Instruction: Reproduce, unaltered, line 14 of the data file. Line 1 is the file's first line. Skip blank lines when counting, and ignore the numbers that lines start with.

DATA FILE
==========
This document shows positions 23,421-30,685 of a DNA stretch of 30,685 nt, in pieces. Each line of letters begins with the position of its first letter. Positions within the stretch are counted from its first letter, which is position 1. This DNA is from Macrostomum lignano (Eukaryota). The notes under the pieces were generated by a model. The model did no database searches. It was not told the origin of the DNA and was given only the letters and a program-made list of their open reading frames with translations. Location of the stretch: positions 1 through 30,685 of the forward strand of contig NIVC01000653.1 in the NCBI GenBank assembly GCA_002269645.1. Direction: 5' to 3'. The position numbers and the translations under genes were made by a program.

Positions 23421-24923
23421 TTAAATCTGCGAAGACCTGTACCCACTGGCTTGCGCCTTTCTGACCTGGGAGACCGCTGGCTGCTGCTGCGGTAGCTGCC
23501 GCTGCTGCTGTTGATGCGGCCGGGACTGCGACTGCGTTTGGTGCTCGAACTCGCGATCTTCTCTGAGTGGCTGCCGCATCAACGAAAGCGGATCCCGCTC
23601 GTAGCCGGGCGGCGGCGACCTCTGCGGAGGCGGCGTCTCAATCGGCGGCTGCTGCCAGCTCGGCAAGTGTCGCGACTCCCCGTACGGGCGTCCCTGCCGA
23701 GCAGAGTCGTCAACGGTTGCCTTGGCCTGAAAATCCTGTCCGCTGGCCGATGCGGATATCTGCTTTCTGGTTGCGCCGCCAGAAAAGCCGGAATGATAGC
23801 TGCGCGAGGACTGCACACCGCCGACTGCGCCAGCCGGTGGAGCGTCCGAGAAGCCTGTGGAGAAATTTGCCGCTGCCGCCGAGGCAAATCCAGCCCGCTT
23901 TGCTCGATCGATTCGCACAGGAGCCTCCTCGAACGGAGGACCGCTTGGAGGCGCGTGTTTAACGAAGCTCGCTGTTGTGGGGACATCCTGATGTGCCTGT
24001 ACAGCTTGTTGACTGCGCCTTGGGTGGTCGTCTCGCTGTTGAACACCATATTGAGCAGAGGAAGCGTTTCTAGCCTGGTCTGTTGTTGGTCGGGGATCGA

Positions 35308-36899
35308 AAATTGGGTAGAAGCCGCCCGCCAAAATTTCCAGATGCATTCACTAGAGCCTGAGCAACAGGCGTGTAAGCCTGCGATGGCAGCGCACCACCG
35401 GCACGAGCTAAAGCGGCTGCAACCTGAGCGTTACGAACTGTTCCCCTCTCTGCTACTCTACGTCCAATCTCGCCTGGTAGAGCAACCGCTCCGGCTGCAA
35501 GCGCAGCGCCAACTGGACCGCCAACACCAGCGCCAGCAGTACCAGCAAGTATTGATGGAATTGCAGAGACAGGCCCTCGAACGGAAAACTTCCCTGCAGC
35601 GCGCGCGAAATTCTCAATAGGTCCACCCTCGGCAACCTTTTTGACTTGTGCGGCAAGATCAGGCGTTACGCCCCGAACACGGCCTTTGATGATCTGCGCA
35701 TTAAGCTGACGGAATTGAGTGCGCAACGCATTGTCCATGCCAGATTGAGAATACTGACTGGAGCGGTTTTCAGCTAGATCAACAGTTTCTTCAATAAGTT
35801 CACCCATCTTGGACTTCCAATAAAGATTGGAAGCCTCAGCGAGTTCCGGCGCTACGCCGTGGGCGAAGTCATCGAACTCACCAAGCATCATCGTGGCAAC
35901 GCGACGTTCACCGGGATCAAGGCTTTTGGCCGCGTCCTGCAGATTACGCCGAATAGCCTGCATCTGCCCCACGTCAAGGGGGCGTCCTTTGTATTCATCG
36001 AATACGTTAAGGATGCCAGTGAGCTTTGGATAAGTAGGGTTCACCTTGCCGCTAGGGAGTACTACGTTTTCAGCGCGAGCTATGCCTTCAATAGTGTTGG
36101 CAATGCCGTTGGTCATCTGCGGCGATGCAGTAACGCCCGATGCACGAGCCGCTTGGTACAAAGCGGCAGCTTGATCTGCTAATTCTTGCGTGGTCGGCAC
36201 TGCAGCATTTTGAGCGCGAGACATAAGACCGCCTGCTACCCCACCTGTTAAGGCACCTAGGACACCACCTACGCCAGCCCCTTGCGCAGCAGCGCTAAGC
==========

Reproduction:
35601 GCGCGCGAAATTCTCAATAGGTCCACCCTCGGCAACCTTTTTGACTTGTGCGGCAAGATCAGGCGTTACGCCCCGAACACGGCCTTTGATGATCTGCGCA